Benoist’s image, while highly abolitionist, especially for its time in 1800, maintains that a black woman is not within the weak stereotype of black woman. Instead she asserts that the rational traits, so valued by French society are as prevalent in the negress as they are in Benoist’s own self portrait, painted in 1786. The striking similarity in classical pose and costume supports the claim that Benoist intentionally depicted her black counterpart as a mental and rational equal.
This intelligent depiction contrasts with the orientalizing images that were popular escapist paintings for France. French colonial artists commonly used the black woman as a displayed sexualized image. Not only is her race hopeless, but her gender combined with her race made her existence justifiable for the sake of white males. Therefore, she is literally a possession for them. This ownership is emphasized in art through the exaggeration of the difference that existed in that time between the male and the non-white female.
Benoist, because she does not orientalize her subject nor make her subject a victim of slavery, does not depict the black woman in the traditional way of ownership. By her unique depiction of the negress, Benoist does not let color be the defining characteristic of her subject.3 The negress, while black, is not who she is because she is black. Instead, Benoist makes gender the defining characteristic of whom the woman is. Through gender identification, Benoist depicted the negress in an unusual fashion to make her more capable, human, and more free than the black woman was portrayed by male artists. Even after applying a post-colonial view to Marie Benoist’s Portrait of a Negress, one can still draw the conclusion that Benoist associated herself with her black subject.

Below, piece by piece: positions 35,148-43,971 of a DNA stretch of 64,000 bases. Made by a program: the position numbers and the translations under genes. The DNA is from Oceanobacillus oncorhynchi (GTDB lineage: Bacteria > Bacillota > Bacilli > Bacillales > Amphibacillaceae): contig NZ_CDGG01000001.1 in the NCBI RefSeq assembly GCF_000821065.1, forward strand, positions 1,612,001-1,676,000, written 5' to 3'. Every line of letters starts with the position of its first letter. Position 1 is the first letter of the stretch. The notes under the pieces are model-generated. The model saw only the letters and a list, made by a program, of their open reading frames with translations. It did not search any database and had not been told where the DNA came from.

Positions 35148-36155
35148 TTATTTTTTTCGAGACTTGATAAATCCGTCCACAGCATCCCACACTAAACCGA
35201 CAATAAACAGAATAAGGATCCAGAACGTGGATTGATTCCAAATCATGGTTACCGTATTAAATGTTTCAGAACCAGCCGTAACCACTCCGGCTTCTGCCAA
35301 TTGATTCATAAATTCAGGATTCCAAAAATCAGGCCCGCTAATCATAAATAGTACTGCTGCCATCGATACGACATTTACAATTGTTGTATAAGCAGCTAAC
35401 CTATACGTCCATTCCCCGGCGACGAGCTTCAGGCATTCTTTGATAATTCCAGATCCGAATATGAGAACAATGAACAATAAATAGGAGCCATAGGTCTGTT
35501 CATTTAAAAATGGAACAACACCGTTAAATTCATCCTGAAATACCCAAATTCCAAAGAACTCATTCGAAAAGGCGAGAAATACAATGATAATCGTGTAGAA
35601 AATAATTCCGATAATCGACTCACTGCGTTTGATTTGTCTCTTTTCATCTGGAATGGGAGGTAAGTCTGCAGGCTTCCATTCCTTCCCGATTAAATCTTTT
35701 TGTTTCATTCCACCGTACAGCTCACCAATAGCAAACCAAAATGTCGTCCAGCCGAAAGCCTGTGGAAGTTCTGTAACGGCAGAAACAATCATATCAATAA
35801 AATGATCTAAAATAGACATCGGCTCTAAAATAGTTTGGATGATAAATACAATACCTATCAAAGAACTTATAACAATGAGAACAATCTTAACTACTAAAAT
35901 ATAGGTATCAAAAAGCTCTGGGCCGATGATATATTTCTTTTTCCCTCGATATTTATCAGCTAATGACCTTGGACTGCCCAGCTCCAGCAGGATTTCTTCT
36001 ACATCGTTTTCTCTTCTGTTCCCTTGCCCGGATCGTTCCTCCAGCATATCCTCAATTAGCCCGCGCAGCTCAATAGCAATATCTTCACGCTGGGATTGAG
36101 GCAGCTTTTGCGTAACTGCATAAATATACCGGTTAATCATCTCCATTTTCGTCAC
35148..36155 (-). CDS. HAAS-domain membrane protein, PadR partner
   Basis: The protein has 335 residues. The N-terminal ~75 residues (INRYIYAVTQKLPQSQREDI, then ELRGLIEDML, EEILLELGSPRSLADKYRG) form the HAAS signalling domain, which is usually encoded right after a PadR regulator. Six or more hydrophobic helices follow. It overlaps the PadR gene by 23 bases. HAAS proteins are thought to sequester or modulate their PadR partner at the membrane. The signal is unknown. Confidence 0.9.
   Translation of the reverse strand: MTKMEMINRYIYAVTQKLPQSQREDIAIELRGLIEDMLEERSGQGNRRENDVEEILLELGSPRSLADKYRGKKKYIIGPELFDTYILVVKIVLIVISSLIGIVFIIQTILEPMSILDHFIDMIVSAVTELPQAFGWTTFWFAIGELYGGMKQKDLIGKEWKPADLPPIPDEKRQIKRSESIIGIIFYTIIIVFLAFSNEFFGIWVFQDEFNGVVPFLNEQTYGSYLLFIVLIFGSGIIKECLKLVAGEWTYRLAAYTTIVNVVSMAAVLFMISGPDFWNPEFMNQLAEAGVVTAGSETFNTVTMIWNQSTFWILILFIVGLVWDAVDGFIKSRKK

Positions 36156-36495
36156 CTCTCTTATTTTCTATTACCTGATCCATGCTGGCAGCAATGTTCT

In researching Marie Benoist’s life and the time period of her painting, I found a lot of support to back up my claim that Benoist was not a colonialist artist herself. While there is not a wide amount of information on Benoist, by looking at her life in comparison to the general public in France at the time, she does stand out as an unusual artist for her female and anti-slavery views. These views are shown in the portrait, which elevates the black female to an equal level with the artist, in contrast to the traditional, colonial ownership usually placed on these subjects within art of this era. By analyzing this portrait with a post-colonialist viewpoint I discovered different ways to look at a work and the new insights and problems that different viewpoints can reveal.
- James D. Herbert, “Passing Between Art History and Postcolonial Theory,” The Subjects of Art History (New York: Cambridge University Press, 1998) p. 214.
- Gen Doy, Black Visual Culture: Modernity and Postmodernity. (London: I.B. Tauris Publishers, 2000), p. 209. 42
- Albert Boime, The Art of Exclusion: Representing Blacks in the Nineteenth Century. (Washington D.C.: Smithsonian Institution Press, 1990) p. 47.